A South Florida pharmacist has been charged with dispensing drugs without a prescription after federal prosecutors determined that he dispensed thousands of Viagra pills over the Internet prior to obtaining a physician’s prescription. The pharmacist provided Viagra to customers of an Internet company known as An employee of the Internet company also pled guilty to the same charge. If convicted, the pharmacist could lose his pharmaceutical license in addition to facing criminal penalties.

Answers to FMLA Quiz:

1) False. The standard for determining eligibility under FMLA is whether the employee suffers from a "serious health condition," which is defined by the Department of Labor as an illness, injury, impairment or a physical or mental condition that meets one or more of the following conditions:

bullet inpatient care in a hospital, hospice or residential medical facility;
bullet a period of incapacity or more than three consecutive calendar days that also involves continuing medical treatment by a health care provider;
bullet any period of incapacity because of pregnancy or for prenatal care
bullet any period of incapacity or treatment for such incapacity because of a chronic health condition, such as asthma;
bullet permanent or long-term care for illnesses such as cancer or severe stroke; or
bullet any period of illness for surgery, accidental injury or illnesses that would result in three consecutive calendar days of incapacity if untreated (i.e. – dialysis for kidney disease, chemotherapy for cancer), including treatment for substance abuse.

Under the ADA, the legislation focuses on ability, not disability. In order to be protected against discrimination under this federal statute, an individual must be a "qualified individual with a disability". This means that the individual must have a physical or mental impairment which substantially affects one or more major life activities (i.e. working, walking, breathing, etc.) and must meet the educational or experience requirements of the employment position and be able to perform the "essential functions of the job" with or without reasonable accommodations.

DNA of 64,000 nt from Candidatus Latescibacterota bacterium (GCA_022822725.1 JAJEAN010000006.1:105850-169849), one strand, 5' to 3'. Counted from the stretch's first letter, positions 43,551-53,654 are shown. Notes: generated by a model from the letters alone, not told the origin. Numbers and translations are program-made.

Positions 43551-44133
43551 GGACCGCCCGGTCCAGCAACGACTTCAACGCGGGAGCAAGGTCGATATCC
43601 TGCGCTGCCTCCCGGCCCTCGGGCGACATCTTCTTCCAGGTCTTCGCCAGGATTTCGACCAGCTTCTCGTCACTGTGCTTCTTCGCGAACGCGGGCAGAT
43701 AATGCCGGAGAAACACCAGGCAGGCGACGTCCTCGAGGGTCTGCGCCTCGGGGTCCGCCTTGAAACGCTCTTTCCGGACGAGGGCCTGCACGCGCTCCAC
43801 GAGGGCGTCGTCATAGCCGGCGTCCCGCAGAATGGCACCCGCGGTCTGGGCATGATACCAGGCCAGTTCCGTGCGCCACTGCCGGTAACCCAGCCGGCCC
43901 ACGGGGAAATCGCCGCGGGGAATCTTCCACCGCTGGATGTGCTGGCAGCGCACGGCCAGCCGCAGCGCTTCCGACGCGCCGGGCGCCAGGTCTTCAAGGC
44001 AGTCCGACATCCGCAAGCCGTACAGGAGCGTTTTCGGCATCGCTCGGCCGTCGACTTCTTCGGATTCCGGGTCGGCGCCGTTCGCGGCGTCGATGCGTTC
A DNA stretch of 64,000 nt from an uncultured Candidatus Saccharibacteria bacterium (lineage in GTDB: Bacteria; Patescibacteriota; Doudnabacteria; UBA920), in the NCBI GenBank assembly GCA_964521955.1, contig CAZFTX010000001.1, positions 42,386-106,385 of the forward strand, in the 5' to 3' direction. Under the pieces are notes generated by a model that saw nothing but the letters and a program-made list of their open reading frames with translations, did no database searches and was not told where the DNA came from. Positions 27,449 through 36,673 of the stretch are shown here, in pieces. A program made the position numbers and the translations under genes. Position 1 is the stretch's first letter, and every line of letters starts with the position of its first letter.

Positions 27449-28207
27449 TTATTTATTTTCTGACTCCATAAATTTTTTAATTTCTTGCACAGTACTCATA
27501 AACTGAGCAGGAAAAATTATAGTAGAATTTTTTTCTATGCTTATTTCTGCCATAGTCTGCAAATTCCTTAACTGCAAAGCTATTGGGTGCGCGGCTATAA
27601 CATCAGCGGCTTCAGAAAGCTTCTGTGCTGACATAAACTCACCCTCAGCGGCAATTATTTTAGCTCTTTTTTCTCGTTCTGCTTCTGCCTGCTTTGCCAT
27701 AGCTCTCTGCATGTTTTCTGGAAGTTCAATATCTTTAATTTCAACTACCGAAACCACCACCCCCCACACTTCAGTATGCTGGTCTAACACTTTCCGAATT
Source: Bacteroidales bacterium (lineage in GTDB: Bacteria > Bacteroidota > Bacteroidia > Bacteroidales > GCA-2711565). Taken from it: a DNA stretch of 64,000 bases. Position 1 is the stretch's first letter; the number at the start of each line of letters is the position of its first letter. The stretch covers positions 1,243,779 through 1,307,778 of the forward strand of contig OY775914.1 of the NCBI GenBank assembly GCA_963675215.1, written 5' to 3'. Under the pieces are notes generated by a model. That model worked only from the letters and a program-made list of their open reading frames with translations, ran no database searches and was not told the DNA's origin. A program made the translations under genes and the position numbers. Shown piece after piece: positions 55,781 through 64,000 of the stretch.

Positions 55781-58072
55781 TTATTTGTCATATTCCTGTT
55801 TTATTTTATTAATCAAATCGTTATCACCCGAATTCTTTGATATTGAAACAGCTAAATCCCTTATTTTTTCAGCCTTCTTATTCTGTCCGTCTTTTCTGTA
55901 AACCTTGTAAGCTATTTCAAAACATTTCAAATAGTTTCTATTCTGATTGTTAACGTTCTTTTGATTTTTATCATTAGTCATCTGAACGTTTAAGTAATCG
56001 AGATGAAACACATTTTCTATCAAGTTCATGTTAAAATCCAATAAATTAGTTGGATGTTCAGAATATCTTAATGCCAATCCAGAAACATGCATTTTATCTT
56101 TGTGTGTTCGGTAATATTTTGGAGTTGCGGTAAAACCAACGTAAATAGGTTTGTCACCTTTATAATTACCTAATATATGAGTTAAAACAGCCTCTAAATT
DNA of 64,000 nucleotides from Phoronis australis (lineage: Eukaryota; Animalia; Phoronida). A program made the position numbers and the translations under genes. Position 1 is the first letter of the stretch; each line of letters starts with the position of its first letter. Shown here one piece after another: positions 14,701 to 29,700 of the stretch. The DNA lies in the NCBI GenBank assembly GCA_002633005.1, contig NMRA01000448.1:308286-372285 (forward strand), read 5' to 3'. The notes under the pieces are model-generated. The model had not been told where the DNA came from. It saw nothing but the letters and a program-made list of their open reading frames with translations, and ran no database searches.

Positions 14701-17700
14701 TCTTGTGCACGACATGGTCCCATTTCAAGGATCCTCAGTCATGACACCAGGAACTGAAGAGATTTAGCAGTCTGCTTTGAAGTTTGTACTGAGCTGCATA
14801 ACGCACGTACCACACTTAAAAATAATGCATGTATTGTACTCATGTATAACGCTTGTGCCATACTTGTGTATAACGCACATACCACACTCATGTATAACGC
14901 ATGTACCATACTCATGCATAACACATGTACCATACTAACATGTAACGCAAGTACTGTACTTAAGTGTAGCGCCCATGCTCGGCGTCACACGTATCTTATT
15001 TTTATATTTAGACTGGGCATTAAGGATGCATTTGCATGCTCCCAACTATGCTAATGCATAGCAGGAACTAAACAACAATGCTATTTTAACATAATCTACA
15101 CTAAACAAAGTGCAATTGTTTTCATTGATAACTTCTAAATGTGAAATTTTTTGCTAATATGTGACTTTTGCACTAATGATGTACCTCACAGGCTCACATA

2) True. A serious health condition (defined above) need not make the employee totally disabled or even unable to perform any other job. One of the motivating factors driving the adoption of FMLA was Congress’ concern over the lack of job security for employees with serious health conditions. It does not matter that the employee could find work elsewhere. Rather, it only matters that the employee suffers a "serious health condition" that prevents her from performing her current job.

3) False. According to the United States Court of Appeals for the Eighth Circuit, an employer may not terminate an employee who has been granted FMLA leave even if the employee is working in a similar capacity for another employer if the employee’s "serious health condition" prevents her from performing her job with the employer granting FMLA leave. Stekloff v. St. John’s Mercy Health Systems, 218 F.3d 858 (8th Cir. 2000). In Stekloff, the employee, a registered psychiatric nurse, had an argument with her supervisor just prior to walking off the job and obtaining a physician’s recommendation that she take two weeks off. Her physician emphasized that she needed a break from St. John’s because the working environment there was "re-injuring a traumatized area of her life." Id. at 860. The employee, however, also worked as a registered nurse at a skilled nursing facility and continued to work in this position while out on FMLA leave from St. John’s. After eight days of leave, St. John’s terminated the employee for abandoning her position. Relying on the Department of Labor regulations, the court found that the employee was protected by FMLA because her serious health condition temporarily prevented her from working at St. John’s even though she was able to continue to work in another position.